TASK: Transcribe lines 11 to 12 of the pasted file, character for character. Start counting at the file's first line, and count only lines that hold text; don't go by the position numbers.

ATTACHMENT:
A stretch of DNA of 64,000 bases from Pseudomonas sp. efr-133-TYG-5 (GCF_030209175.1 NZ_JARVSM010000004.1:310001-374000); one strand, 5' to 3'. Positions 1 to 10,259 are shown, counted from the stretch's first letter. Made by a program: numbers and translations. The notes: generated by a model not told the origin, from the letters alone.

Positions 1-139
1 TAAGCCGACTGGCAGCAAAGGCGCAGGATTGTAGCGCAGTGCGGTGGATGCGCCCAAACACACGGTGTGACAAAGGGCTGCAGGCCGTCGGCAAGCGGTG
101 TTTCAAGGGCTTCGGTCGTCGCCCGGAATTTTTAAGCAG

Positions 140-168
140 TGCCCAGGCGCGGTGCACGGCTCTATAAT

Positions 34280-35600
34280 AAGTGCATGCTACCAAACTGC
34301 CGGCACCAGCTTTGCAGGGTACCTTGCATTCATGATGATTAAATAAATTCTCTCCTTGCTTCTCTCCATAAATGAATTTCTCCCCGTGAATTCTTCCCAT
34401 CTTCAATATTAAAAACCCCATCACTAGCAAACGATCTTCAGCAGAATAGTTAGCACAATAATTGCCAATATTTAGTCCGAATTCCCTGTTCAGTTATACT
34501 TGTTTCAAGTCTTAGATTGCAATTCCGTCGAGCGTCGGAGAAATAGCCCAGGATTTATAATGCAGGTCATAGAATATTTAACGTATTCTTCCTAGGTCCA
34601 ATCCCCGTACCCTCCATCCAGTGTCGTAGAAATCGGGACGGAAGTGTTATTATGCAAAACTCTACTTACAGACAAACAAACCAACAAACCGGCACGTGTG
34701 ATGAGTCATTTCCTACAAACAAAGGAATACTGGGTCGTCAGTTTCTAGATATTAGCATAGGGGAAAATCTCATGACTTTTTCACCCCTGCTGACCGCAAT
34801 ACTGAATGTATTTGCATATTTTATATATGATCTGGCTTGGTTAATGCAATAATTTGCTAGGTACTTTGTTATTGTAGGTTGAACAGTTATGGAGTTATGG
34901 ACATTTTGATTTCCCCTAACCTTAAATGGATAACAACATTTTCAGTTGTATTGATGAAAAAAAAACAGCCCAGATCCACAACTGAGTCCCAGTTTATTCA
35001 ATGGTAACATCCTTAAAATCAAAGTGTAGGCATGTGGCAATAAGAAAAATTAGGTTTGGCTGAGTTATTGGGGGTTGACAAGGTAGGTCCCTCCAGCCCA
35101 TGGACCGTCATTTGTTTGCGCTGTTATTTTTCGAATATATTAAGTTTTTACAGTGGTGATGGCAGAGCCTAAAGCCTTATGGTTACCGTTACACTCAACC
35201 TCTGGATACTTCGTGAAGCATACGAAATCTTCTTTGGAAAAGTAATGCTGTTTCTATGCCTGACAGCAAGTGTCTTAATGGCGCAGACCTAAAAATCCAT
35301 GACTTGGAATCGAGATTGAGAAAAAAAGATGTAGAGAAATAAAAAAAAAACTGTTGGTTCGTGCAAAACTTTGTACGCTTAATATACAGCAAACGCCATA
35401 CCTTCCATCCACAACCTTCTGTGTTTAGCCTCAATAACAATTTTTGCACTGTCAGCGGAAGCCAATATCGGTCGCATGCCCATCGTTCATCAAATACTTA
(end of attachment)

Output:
34501 TGTTTCAAGTCTTAGATTGCAATTCCGTCGAGCGTCGGAGAAATAGCCCAGGATTTATAATGCAGGTCATAGAATATTTAACGTATTCTTCCTAGGTCCA
34601 ATCCCCGTACCCTCCATCCAGTGTCGTAGAAATCGGGACGGAAGTGTTATTATGCAAAACTCTACTTACAGACAAACAAACCAACAAACCGGCACGTGTG